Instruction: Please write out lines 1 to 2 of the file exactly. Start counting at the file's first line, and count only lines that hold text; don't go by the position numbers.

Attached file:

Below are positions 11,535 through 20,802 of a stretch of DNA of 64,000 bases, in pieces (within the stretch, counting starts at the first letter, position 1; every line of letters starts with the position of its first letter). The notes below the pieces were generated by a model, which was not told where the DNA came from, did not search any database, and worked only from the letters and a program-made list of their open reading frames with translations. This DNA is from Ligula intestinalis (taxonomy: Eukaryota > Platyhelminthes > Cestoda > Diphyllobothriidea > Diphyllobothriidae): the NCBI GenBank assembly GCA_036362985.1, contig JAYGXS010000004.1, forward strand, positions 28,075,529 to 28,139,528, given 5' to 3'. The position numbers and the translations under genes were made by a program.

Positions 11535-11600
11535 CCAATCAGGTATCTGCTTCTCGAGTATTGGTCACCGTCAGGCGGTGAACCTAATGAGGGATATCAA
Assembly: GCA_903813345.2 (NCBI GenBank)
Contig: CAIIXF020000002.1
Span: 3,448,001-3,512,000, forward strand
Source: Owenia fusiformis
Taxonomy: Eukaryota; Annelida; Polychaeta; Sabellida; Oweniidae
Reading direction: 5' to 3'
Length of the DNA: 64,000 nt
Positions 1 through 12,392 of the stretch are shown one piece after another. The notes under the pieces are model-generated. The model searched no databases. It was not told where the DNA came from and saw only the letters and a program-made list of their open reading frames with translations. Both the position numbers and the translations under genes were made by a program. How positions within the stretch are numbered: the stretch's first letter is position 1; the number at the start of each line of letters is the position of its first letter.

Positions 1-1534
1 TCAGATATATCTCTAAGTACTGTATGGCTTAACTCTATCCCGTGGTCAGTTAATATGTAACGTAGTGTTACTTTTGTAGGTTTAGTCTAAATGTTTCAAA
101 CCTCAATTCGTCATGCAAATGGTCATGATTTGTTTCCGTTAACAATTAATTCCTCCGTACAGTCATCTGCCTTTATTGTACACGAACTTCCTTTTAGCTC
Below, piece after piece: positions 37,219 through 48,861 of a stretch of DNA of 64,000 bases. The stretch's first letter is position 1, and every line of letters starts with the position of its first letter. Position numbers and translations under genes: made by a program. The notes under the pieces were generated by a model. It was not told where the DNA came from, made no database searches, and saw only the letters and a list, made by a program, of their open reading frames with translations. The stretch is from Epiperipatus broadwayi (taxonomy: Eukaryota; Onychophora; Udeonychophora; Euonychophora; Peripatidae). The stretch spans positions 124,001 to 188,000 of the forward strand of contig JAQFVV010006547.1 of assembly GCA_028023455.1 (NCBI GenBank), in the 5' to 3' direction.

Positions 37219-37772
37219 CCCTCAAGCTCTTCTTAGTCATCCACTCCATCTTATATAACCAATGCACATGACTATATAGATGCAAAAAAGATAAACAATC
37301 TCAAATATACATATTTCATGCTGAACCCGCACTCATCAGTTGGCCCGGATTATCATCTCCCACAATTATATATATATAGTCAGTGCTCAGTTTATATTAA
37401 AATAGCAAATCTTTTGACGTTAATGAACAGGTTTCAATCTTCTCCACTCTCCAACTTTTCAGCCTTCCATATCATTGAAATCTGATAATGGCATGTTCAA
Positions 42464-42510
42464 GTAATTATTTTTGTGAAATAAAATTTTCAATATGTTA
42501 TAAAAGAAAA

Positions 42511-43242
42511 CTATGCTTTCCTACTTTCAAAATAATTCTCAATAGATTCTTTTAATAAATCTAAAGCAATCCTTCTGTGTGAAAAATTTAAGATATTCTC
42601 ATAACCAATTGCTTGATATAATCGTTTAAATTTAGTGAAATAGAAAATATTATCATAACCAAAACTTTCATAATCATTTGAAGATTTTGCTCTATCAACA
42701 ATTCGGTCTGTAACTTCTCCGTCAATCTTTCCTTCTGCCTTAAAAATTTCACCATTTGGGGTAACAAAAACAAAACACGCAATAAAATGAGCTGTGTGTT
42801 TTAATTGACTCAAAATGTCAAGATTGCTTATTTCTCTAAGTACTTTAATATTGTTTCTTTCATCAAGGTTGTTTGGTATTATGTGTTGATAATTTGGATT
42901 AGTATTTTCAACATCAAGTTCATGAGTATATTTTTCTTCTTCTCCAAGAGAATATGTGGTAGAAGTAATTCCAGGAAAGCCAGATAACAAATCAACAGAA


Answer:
Below are positions 11,535 through 20,802 of a stretch of DNA of 64,000 bases, in pieces (within the stretch, counting starts at the first letter, position 1; every line of letters starts with the position of its first letter). The notes below the pieces were generated by a model, which was not told where the DNA came from, did not search any database, and worked only from the letters and a program-made list of their open reading frames with translations. This DNA is from Ligula intestinalis (taxonomy: Eukaryota > Platyhelminthes > Cestoda > Diphyllobothriidea > Diphyllobothriidae): the NCBI GenBank assembly GCA_036362985.1, contig JAYGXS010000004.1, forward strand, positions 28,075,529 to 28,139,528, given 5' to 3'. The position numbers and the translations under genes were made by a program.

Positions 11535-11600